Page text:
Door open, but Sox can wait on Drew
December, 11, 2013
By Gordon Edes | ESPNBoston.com
LAKE BUENA VISTA, Fla. -- Takeaways from the winter meetings, where news of the new sled run at Fenway Park during Frozen Fenway trumped anything that the Red Sox did here Wednesday, which may be why general manager Ben Cherington expects to be on one of the first planes out of town Thursday morning.
Oh, the Sox did have their session Wednesday with agent Scott Boras, an annual exercise during the winter meetings, regardless of whether the team is engaged with a given Boras client at the time. There have been plenty of winters where that has been the case -- Johnny Damon, J.D. Drew, Daisuke Matsuzaka, Mark Teixeira, just to name a few -- and that is the case again this go-round, with free agent shortstop Stephen Drew still on the table.
Drew turned down a $14.1 million qualifying offer from the Sox last month, and the Boras camp was confident a month ago that he would land a multiyear deal from another team that would trump the short terms the Sox were willing to give. That hasn’t happened yet, and one reason the Red Sox have remained in neutral here this week is their belief that it may not.
The Sox can afford to wait. Finding a backup shortstop should not pose a challenge, even if this stretches deep into January, which it could. Obviously, the Sox don’t envision Drew as a backup; if he’s on board, you can expect a sharing of short and third by three players: Drew, Xander Bogaerts, who can play third and short, and Will Middlebrooks.
If Drew doesn’t sign, the Sox would look to sign your more typical utility player -- Cherington even has mentioned the possibility of re-signing John McDonald, who was not tendered a contract last month. They also have an in-house candidate in Brock Holt.
Boras’s contention that Drew has teams to choose from does not line up with the radio silence that apparently has descended here on that topic, because even the folks who like to pass on the flimsiest rumors have barely floated Drew’s name. The Mets have been mentioned, but they signed outfielder Curtis Granderson and came to terms Wednesday with pitcher Bartolo Colon, and there is considerable doubt they’d be willing to spend the money required to sign Drew.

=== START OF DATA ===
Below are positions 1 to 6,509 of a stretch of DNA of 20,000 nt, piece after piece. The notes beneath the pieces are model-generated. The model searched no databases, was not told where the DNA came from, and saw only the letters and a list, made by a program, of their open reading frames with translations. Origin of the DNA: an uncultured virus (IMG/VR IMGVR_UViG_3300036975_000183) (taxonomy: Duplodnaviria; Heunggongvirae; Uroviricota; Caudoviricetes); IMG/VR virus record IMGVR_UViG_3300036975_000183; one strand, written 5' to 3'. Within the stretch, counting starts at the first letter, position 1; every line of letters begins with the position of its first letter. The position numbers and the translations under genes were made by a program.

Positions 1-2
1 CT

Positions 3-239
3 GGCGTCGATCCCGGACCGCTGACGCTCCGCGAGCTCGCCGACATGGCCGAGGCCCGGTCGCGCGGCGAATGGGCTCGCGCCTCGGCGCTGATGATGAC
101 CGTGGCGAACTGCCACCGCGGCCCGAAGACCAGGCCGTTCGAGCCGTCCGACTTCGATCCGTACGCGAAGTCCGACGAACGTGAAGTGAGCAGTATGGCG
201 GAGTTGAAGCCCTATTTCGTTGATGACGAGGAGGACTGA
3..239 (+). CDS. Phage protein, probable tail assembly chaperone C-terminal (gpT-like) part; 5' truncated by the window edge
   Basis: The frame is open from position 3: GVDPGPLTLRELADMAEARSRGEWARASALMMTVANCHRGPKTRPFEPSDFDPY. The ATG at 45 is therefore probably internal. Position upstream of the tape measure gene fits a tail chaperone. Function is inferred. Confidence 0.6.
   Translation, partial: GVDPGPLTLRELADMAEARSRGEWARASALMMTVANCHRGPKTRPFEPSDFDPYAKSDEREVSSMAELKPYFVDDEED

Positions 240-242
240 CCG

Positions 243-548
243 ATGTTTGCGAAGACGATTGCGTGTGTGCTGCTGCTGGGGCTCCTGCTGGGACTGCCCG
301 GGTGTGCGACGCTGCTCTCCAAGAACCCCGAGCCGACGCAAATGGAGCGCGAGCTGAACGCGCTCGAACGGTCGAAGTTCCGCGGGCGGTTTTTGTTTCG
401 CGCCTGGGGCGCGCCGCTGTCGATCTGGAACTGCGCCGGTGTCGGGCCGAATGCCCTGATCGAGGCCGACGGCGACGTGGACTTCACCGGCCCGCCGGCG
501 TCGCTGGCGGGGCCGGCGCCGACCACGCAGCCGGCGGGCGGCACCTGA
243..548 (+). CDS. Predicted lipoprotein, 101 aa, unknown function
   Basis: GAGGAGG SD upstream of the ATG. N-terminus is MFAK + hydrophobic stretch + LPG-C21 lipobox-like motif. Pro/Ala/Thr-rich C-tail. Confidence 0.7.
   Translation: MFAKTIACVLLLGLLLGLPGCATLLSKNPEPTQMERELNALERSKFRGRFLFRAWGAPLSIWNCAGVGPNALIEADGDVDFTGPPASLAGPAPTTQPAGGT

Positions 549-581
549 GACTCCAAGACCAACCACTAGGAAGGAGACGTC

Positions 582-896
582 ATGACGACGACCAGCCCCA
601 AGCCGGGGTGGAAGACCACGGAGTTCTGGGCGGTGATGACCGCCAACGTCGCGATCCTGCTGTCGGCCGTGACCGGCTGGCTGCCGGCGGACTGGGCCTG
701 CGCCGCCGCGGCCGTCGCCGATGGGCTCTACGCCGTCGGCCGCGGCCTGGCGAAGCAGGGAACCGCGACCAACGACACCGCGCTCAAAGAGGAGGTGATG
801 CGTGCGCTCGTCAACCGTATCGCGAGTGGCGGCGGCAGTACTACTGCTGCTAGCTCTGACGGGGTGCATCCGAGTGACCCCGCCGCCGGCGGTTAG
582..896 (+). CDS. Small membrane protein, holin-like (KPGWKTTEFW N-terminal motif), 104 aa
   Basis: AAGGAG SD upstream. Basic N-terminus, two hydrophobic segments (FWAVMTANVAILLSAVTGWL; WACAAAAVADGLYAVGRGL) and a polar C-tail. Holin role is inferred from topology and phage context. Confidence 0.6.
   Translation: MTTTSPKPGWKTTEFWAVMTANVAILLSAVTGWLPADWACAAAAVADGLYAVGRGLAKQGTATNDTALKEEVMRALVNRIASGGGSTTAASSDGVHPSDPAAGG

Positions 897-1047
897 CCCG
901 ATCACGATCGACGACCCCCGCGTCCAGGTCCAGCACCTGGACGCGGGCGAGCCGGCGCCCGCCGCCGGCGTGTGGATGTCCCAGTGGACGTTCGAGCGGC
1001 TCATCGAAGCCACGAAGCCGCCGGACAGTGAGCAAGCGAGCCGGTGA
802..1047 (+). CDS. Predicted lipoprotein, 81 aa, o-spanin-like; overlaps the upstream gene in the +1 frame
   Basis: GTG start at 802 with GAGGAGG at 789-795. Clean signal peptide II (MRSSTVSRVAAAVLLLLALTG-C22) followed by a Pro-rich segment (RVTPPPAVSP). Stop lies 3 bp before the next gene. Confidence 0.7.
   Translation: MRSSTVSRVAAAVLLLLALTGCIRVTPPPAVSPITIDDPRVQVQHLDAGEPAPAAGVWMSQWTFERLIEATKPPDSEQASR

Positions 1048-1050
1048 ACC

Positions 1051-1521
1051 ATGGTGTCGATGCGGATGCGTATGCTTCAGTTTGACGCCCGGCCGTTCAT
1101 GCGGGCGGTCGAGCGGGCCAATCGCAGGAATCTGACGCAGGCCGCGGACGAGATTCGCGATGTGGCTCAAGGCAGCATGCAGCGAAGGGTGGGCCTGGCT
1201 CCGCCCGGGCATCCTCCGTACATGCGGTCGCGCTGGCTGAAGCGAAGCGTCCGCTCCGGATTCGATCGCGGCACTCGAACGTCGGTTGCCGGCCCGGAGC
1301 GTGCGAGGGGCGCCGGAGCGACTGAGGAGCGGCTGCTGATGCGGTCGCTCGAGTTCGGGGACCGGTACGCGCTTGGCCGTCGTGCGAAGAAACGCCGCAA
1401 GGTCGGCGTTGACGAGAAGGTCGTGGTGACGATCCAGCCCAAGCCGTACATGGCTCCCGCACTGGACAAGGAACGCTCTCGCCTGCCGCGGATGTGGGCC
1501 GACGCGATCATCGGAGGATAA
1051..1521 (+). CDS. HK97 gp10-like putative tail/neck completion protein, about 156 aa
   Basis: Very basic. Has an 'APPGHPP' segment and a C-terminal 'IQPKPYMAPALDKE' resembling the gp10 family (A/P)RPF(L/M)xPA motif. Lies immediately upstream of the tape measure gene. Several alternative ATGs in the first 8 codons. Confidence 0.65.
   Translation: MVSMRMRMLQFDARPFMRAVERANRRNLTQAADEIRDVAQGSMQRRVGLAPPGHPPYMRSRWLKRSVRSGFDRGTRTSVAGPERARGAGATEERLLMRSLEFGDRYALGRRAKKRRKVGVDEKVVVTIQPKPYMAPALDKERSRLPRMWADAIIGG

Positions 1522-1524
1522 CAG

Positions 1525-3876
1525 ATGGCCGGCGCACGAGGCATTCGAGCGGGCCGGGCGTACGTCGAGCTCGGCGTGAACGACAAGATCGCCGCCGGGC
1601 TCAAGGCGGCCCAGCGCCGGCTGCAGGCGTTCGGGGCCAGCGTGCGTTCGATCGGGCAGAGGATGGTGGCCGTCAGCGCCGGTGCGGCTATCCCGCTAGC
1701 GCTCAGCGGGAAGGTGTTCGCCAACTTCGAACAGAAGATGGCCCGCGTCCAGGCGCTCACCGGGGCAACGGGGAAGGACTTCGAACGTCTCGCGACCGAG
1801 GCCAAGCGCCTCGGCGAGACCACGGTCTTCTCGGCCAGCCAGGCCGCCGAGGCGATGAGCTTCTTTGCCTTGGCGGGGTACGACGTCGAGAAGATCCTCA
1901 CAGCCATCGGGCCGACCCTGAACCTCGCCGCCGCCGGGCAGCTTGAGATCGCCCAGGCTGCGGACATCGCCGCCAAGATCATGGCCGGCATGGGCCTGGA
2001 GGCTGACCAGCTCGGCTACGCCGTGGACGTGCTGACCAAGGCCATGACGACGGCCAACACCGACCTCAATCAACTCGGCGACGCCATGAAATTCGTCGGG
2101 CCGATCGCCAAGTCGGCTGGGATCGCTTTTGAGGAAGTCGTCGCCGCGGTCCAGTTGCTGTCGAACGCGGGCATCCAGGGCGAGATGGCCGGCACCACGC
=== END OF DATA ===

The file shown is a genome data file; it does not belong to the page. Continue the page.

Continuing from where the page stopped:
Beyond that? Anyone’s guess, which is why it remains a possibility that Drew comes back to Boston, although it may take some creativity to fashion a face-saving deal after the qualifying offer was rejected. But the Sox obviously would be a stronger team with Drew on board.
• Cherington said he hopes the club will be able to make the Mike Napoli deal official by the end of the week. They’re in the “i dotting and t’s crossing” stage, Cherington said.
• Matt Kemp’s agent, Dave Stewart, told ESPN.com’s Jayson Stark that he was told by the Dodgers that they were not planning to trade Kemp. Don’t be shocked if teams approach the Dodgers in spring if Kemp demonstrates he is recovered from shoulder and ankle surgeries.
Jayne Kamin-Oncea/USA TODAY SportsIt seems Matt Kemp is staying with the Dodgers at least for the time being.
• Cherington would not confirm a report in Japanese media that the Red Sox had come to terms with Japanese pitcher Shunsuke Watanabe on a minor-league deal. Watanabe, 37, pitched for the Chiba Lotte Marines, played for Bobby Valentine in Japan, has an exaggerated submarine delivery that makes Chad Bradford look like he’s throwing overhand, and according to his Wikipedia entry, holds the Japanese record for skipping stones. OK, then.
• Cherington said it is unlikely the Sox will take a player in the major league phase of the Rule 5 draft.
• Nick Francona, the former Marine lieutenant and son of Indians manager Terry Francona, recently took a job with the Los Angeles Angels as coordinator, major league player information. It’s an entry-level position that he hopes will lead to bigger and better things in baseball operations.
Francona was a former Marine Corps Ground Intelligence Officer with 3rd Battalion, 4th Marines. He served as a scout sniper platoon commander in Helmand Province, Afghanistan, in 2011.